• Monitoring and Composition of Effluent. Since January 1, 2013, all owners/operators of a continuous wastewater system have had to install monitoring equipment that provides a continuous measure of influent or effluent volume. The owner/operator must maintain and calibrate this equipment within a margin of error of ±15%.
A table in section 10(2) prescribes minimum sampling frequencies and the type of sample to be collected for continuous wastewater systems based on average daily volume of effluent discharged. Systems that deposit larger annual average daily volumes of effluent are required to monitor more frequently. The owner/operator must determine each sample’s composition of the CBOD and the concentration of suspended solids.
From January 1, 2013 until July 1, 2014, the owner/operator must also determine each sample’s concentration of un-ionized ammonia. This requirement is to find baseline quality data.
• Acute Lethality Testing. Commencing January 1, 2015, all owners/operators must take samples in the minimum frequency prescribed by a table in subsection 11(1) and determine whether or not the sample is acutely lethal. If it is, additional requirements apply under subsection 11(3). However, the minimum sampling frequency is reduced if consecutive samples are determined not to be acutely lethal.
• Record Keeping. All owners/operators are required to make and keep composition and characterization reports. as well as records containing all information prescribed by section 17.
• Reporting. The requirements for submitting identification, monitoring, and combined sewer overflow reports came into force on January 1, 2013 but have a variety of compliance dates.
The identification report, which identifies the name, address, type and owner of the wastewater system, must contain the details prescribed in subsections 18(1)-(3) and must conform to the form and format specified by the Minister of Environment.
Monitoring reports must be sent annually or quarterly, depending on the size and type of wastewater facility.
Transitional and temporary authorizations
• Transitional Authorizations. When a wastewater system does not meet the national effluent quality standards for CBOD and/or the concentration of suspended solids (i.e. exceeding 25 mg/L), the owner or operator may apply for a transitional authorization before June 30, 2014. This application will be reviewed by the authorization officer.
Transitional authorizations establish the conditions under which such a system may continue to operate, and set the risk-based timeline to meet the standards.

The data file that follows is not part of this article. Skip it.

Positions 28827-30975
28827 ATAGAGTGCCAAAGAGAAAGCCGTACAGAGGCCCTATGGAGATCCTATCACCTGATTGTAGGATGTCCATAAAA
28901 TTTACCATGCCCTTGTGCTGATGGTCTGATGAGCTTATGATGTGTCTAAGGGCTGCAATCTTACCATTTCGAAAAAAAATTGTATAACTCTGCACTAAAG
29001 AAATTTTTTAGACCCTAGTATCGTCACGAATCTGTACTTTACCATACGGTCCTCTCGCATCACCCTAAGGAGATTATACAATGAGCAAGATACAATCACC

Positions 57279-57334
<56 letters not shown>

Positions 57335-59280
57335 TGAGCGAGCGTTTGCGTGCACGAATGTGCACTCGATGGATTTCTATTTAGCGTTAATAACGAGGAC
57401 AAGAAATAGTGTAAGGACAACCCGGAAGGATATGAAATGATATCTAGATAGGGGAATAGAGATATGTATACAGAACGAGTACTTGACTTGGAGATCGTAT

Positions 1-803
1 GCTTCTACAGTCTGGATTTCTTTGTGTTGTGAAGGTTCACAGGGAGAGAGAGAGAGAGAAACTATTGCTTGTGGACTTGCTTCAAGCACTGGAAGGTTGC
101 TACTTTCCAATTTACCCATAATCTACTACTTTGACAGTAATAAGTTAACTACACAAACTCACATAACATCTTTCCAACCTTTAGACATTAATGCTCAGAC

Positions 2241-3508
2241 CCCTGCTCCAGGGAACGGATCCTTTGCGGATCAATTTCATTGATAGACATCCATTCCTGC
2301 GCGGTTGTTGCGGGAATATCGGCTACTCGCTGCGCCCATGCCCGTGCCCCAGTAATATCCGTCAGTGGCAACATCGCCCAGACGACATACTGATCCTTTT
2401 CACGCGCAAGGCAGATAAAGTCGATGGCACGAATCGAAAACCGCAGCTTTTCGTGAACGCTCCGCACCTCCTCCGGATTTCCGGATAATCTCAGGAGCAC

All transitional authorizations commence January 1, 2015. Wastewater systems posing a high risk (70 or
more points under Schedule 2) are required to meet the effluent quality standards by December 31, 2020. Those posing a medium risk (50 or more but less than 70 points) are required to meet the standards by December 31, 2030. Systems posing a low risk (less than 50 points) must meet the prescribed standards by December 31, 2040.
• Temporary Authorization to Deposit Un-ionized Ammonia. One type of temporary authorization permits under specific circumstances, including considering the receiving environment, the deposit of an effluent that is acutely lethal solely because of the concentration of un-ionized ammonia. An application for this type of authorization must be made to the authorization officer within 30 days after the date when it is established that the effluent is acutely lethal due to the concentration of un-ionized ammonia.
• Temporary Bypass Authorization. The other temporary authorization permits the bypass of effluent with or without partial treatment under certain circumstances, such as planned maintenance or construction activities. The sections allowing for a temporary bypass authorization do not come into force until January 1, 2015.
An application for a temporary bypass authorization is required to be submitted at least 45 days before the day on which the bypass is scheduled to begin. The application will be reviewed by the authorization officer and, if accepted, the authorization will be issued no later than 21 days from the date of receipt of the application.
Authorization Officer. Bilateral administrative agreements between the federal government and each province and Yukon are expected to be put in place to ensure the efficient administration of the regulations. These agreements will clarify the roles and responsibilities of jurisdictions on administrative elements such as the regulatory reporting, data exchange, compliance promotion, and enforcement activities.
While the new regulations provide some greater clarity and consistency to the regulation of wastewater under the Fisheries Act, and provide time to ensure compliance, considerable capital funding will be required to upgrade existing facilities to these requirements.
But the question remains — How will these upgrades be funded? cce
Regulatory Impact Analysis Statement, (2012). C Gaz II, 1695 (vol. 146, no. 15, 18 July, 2012)
Canadian Council of Ministers of the Environment, “Canada-wide Strategy for the Management of Municipal Wastewater Effluent,” (17 February, 2009).
Tony Crossman is a partner with Miller Thomson LLP in Vancouver, firstname.lastname@example.org